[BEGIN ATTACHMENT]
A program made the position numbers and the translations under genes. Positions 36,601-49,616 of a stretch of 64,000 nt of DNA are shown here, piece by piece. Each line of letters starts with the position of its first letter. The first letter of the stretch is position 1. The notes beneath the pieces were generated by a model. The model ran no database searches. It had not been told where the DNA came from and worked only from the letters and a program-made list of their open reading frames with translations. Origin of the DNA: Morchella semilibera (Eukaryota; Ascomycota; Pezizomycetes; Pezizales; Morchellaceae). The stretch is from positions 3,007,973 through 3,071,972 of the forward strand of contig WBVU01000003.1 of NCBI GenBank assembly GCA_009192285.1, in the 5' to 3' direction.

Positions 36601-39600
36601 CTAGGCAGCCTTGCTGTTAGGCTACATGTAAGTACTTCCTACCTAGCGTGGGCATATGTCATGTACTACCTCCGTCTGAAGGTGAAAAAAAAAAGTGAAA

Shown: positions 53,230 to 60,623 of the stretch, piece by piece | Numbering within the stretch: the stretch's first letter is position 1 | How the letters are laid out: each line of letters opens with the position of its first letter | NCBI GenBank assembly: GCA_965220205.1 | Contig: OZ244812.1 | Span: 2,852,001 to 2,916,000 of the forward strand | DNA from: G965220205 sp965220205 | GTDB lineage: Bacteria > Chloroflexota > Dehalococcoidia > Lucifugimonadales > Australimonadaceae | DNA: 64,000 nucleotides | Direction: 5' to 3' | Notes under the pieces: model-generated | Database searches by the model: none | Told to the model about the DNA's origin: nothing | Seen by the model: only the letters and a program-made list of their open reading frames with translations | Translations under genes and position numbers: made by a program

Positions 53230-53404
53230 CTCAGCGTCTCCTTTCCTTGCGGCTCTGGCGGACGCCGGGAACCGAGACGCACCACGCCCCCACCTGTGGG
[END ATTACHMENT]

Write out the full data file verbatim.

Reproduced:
A program made the position numbers and the translations under genes. Positions 36,601-49,616 of a stretch of 64,000 nt of DNA are shown here, piece by piece. Each line of letters starts with the position of its first letter. The first letter of the stretch is position 1. The notes beneath the pieces were generated by a model. The model ran no database searches. It had not been told where the DNA came from and worked only from the letters and a program-made list of their open reading frames with translations. Origin of the DNA: Morchella semilibera (Eukaryota; Ascomycota; Pezizomycetes; Pezizales; Morchellaceae). The stretch is from positions 3,007,973 through 3,071,972 of the forward strand of contig WBVU01000003.1 of NCBI GenBank assembly GCA_009192285.1, in the 5' to 3' direction.

Positions 36601-39600
36601 CTAGGCAGCCTTGCTGTTAGGCTACATGTAAGTACTTCCTACCTAGCGTGGGCATATGTCATGTACTACCTCCGTCTGAAGGTGAAAAAAAAAAGTGAAA

Shown: positions 53,230 to 60,623 of the stretch, piece by piece | Numbering within the stretch: the stretch's first letter is position 1 | How the letters are laid out: each line of letters opens with the position of its first letter | NCBI GenBank assembly: GCA_965220205.1 | Contig: OZ244812.1 | Span: 2,852,001 to 2,916,000 of the forward strand | DNA from: G965220205 sp965220205 | GTDB lineage: Bacteria > Chloroflexota > Dehalococcoidia > Lucifugimonadales > Australimonadaceae | DNA: 64,000 nucleotides | Direction: 5' to 3' | Notes under the pieces: model-generated | Database searches by the model: none | Told to the model about the DNA's origin: nothing | Seen by the model: only the letters and a program-made list of their open reading frames with translations | Translations under genes and position numbers: made by a program

Positions 53230-53404
53230 CTCAGCGTCTCCTTTCCTTGCGGCTCTGGCGGACGCCGGGAACCGAGACGCACCACGCCCCCACCTGTGGG